Comic-al Funny Pages on screen

Jack Rogula, asst. opinions editor

Coming-of-age films have been all the rage this past decade, but rarely do they expand the genre and give it a brand new breath of life. Funny Pages, written, directed, and edited by Owen Kline, is a new coming-of-age film that radically challenges all expectations. With a relatively new and unknown cast, Kline masterfully seats the audience into the life of a high school cartoonist trying to make it big.

The film opens with Robert (Daniel Zolghadri), a high school senior who wishes to be a cartoonist, suffering a traumatic event with the sudden death of his art teacher. This incident causes him to drop out of high school and pursue an independent career in cartooning. Moving to Trenton, New Jersey, Robert is introduced to a wide array of oddball characters – his landlord, his roommate, his coworkers, and most importantly, Wallace (Matthew Maher), a former employee of Image Comics, a popular comic book company. Robert quickly becomes infatuated with Wallace, and hilariously tries multiple times to convince him to be his new mentor.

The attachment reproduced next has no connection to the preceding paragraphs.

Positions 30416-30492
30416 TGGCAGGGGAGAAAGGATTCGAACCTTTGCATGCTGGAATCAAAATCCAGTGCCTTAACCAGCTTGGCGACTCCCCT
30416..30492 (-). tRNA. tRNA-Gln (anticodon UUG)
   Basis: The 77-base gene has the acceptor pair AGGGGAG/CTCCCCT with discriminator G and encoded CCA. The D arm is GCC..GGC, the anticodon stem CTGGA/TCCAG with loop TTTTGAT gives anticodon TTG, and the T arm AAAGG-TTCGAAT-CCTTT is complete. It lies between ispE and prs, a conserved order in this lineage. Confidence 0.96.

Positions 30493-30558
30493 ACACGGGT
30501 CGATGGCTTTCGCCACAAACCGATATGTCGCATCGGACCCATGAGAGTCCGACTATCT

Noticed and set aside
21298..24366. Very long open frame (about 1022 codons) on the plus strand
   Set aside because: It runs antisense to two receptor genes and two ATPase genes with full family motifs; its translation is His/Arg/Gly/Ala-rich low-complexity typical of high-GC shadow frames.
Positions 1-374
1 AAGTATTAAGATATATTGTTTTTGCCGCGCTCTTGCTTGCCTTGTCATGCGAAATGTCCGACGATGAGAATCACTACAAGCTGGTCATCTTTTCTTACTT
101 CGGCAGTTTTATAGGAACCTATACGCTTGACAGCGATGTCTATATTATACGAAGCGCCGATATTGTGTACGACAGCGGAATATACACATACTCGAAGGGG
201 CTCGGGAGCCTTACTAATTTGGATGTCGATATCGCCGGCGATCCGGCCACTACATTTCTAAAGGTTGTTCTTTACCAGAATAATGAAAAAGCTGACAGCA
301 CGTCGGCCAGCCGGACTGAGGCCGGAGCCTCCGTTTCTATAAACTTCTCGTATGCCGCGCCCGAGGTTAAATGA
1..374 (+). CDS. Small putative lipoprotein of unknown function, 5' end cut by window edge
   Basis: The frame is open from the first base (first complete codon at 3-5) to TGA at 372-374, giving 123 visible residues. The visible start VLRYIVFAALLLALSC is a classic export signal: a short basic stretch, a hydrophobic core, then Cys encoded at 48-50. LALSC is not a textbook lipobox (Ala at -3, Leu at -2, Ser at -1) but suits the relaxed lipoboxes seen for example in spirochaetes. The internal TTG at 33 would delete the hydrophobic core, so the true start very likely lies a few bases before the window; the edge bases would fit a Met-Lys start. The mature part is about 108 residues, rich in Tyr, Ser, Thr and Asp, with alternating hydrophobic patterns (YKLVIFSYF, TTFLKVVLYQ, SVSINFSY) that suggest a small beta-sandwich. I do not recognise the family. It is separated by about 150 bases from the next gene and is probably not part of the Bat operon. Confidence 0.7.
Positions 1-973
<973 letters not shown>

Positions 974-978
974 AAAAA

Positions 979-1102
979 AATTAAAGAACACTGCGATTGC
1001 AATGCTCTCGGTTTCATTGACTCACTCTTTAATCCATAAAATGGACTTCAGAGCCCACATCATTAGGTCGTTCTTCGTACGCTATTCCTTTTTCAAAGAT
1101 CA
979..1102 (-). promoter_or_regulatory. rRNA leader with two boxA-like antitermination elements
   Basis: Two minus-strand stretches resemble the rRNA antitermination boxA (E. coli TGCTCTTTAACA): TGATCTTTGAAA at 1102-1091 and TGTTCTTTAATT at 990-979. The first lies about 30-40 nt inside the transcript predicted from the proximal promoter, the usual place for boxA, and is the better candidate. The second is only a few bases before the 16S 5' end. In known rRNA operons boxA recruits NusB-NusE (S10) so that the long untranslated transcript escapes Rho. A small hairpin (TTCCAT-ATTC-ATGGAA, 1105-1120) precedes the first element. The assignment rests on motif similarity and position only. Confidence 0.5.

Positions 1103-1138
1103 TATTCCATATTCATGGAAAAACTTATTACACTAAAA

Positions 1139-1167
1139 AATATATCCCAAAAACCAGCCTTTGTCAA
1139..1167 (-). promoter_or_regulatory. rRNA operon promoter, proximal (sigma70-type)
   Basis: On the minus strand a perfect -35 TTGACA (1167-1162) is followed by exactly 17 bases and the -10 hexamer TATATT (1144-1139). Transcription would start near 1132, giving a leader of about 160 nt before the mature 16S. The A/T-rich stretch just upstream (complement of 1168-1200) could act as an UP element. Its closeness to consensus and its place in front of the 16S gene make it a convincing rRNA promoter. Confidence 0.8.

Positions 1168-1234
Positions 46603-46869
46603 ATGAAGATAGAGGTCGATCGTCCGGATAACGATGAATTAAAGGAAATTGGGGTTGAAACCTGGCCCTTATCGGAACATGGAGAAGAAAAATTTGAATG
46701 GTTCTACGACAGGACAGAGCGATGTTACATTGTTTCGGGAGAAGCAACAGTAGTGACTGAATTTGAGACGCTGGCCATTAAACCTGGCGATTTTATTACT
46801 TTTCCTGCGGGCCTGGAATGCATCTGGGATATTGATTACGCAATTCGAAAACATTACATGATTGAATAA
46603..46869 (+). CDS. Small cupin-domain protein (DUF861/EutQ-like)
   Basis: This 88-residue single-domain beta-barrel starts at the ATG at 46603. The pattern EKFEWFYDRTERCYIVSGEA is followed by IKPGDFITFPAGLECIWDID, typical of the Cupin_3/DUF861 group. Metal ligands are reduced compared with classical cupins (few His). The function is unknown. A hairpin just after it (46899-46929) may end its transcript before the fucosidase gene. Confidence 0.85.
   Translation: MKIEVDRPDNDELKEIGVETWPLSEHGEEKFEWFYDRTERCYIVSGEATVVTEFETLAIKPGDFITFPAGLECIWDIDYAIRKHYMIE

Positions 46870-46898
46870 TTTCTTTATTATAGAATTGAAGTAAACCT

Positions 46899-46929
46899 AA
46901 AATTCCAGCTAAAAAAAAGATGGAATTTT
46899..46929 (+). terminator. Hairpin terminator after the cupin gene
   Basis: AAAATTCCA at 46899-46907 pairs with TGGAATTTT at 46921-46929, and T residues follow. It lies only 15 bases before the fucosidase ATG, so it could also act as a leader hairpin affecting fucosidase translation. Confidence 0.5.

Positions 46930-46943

The nostalgic aesthetic that the film successfully captures is incredible. Shot on gritty and grainy 16mm film, the motion picture feels like a “Golden Age of Cinema” classic, yet rings new in the absurdist tone. The trope of “young boy being thrown into the world” also does not feel stale for a second, and instead is played upon to forever keep the true direction of a mystery.

Funny Pages, when it comes to comedy, hits Every. Single. Beat. Not a single scene ended without drawing from me at least one genuine snicker.

While the film is hilarious, it most definitely is not for everyone. It is sometimes crude and even outright disgusting at times, yet for those willing to brave the horrendous and clammy world, a masterpiece is ready to be discovered.

At the 2022 Cannes film festival, Funny Pages received a three-minute standing ovation, and it is pretty clear why. Pushing the rigid boundaries of comedy, teenage life, and absurdity, it truly shines in its own unique and incredible way. Funny Pages is an absolute must-see for the year, available now on Amazon Video.